Shares of Phibro Animal Health (NASDAQ: PAHC) fell 31% on Wednesday after the animal health and nutrition company generated weaker-than-expected quarterly results and warned that its new fiscal year would also be challenged. Phibro is being weighed down by an outbreak of African swine fever in China, which is necessitating an uptick in research and development spending and affecting demand for its products.
After markets closed Tuesday, Phibro reported fiscal fourth-quarter earnings of $0.33 per share on revenue of $204 million, falling just short of analyst expectations for $0.36 per share in earnings on $206 million in sales. The real issue was guidance, with Phibro saying it expects adjusted earnings of $1.08 to $1.15 per share in its fiscal 2020, well short of the $1.54 consensus estimate.
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CEO Jack Bendheim blamed the swine fever outbreak for the shortfall, but said Phibro intends to keep investing in the business through the troubles even if it means near-term profit issues.
"The effects of African swine fever, as discussed last quarter, have significantly impacted our performance in the June quarter and will have an even larger impact in the new fiscal year," Bendheim said. "We have made the strategic decision to continue to accelerate our new product initiatives despite the challenges posed by [African swine fever], recognizing the short-term impact on our financial results."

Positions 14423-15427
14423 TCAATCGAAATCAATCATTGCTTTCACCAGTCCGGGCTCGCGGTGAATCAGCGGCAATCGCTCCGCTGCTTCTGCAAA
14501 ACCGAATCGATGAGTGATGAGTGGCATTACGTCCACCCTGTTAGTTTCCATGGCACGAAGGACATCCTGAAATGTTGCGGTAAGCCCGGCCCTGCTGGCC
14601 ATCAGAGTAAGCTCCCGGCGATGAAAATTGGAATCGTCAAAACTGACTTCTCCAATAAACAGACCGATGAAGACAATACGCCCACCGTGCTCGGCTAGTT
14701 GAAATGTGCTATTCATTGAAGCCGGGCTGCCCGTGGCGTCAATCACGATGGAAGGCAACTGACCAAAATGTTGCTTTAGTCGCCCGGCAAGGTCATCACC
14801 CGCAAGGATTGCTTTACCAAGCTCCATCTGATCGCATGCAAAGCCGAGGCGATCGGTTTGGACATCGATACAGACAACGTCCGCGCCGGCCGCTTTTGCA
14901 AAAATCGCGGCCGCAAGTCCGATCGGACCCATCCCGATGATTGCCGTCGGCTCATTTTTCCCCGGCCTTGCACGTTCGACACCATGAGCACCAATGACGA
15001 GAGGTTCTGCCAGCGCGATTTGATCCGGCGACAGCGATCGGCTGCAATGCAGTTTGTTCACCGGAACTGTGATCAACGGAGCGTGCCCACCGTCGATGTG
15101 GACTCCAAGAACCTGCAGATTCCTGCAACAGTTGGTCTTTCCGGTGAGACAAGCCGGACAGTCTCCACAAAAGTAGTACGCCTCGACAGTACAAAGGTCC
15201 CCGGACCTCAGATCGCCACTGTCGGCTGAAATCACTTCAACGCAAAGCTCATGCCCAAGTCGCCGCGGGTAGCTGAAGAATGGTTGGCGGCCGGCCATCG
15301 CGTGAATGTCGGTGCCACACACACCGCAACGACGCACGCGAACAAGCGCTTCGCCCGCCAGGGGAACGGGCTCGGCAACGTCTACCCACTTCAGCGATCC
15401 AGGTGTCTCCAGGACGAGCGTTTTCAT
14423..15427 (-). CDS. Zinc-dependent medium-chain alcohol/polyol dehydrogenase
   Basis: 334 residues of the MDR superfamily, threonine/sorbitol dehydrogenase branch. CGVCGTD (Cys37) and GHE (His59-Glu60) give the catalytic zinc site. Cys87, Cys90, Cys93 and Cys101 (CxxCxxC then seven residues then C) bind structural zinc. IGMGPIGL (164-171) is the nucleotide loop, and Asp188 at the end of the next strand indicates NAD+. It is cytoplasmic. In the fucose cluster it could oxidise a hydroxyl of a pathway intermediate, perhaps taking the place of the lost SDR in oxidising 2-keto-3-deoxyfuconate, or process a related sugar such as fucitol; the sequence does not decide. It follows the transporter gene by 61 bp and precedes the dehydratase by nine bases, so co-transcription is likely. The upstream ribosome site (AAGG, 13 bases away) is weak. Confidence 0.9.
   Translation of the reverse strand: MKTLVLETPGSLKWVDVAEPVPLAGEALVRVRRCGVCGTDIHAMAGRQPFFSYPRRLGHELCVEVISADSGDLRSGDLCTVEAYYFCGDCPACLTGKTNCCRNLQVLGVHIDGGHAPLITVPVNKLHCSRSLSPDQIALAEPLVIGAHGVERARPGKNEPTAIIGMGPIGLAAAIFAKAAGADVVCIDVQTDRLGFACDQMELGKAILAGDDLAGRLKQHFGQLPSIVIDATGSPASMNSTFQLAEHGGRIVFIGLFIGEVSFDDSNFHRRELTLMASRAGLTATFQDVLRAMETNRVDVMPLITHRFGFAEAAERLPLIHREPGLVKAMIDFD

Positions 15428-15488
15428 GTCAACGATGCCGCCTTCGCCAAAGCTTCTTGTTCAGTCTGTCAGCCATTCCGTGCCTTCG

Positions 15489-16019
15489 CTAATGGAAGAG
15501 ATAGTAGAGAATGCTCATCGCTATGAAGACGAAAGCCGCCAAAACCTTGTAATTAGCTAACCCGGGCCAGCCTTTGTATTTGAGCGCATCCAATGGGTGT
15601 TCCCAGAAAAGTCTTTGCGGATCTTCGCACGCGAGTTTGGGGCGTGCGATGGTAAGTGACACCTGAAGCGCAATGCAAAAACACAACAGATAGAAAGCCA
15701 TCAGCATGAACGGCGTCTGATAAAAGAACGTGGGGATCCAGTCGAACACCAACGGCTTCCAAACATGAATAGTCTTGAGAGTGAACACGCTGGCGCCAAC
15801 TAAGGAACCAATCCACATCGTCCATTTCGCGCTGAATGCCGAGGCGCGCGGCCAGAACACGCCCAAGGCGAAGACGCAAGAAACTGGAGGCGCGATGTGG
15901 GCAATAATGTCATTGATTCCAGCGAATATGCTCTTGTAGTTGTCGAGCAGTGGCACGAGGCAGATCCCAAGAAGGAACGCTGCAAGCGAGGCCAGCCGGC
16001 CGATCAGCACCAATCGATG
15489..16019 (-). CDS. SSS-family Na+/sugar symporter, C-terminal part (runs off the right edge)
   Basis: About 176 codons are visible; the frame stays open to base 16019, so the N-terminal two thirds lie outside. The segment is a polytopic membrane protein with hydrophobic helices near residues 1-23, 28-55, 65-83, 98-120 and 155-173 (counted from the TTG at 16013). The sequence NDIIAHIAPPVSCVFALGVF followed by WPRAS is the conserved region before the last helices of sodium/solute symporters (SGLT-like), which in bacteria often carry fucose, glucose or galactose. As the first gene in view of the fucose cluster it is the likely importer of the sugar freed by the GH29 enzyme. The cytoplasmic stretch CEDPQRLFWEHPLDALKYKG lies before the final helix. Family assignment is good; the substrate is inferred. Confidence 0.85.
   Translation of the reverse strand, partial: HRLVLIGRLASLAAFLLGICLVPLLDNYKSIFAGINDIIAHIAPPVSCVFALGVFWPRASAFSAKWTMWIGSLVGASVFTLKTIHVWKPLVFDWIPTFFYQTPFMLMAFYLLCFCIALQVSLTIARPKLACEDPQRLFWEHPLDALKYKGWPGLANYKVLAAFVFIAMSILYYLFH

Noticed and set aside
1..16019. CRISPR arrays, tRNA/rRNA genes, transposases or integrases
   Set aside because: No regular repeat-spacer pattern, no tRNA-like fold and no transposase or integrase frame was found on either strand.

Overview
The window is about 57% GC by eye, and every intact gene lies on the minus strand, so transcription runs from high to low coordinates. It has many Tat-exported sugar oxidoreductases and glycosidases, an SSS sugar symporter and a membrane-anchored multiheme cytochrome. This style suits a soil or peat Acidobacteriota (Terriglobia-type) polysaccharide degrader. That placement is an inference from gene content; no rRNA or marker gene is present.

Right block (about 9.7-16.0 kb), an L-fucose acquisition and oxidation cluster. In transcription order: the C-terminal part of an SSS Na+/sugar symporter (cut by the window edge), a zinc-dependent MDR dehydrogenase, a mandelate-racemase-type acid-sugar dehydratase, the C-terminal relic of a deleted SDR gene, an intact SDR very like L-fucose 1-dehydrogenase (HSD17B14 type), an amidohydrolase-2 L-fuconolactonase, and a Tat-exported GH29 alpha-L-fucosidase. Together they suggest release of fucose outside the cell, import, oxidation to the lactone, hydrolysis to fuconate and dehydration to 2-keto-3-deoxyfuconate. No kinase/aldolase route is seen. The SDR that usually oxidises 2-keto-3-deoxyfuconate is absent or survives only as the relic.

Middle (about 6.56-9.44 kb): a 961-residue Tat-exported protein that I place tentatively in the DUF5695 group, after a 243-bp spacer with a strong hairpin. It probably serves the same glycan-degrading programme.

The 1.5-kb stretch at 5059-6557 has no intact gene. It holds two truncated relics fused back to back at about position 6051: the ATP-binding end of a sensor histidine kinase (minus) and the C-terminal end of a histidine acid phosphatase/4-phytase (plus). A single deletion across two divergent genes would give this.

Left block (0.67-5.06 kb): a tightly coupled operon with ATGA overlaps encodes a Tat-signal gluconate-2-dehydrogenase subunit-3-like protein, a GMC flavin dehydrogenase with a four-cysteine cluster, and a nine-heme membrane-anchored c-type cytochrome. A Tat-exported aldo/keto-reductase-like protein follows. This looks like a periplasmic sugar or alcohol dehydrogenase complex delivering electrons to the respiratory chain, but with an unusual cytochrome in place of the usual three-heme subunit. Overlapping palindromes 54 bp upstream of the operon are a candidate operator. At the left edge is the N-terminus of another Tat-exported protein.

Animal health is an attractive subsector of the healthcare industry due to its rapid growth and ability to hold up even in a recession, and Phibro could be a long-term winner as it works to develop a swine fever vaccine and makes other investments in its future. But the latest quarterly results showed that progress will not be cheap and will not come quickly.
With Wednesday's drop, Phibro is now down more than 30% year to date. With expectations (and the share price) now reset, investors can hope that the stock doesn't have much further to fall. But as the company laid out in its fiscal 2020 projections, the turnaround -- and potentially the stock's rebound -- are going to take time to materialize.
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This article was originally published on Fool.com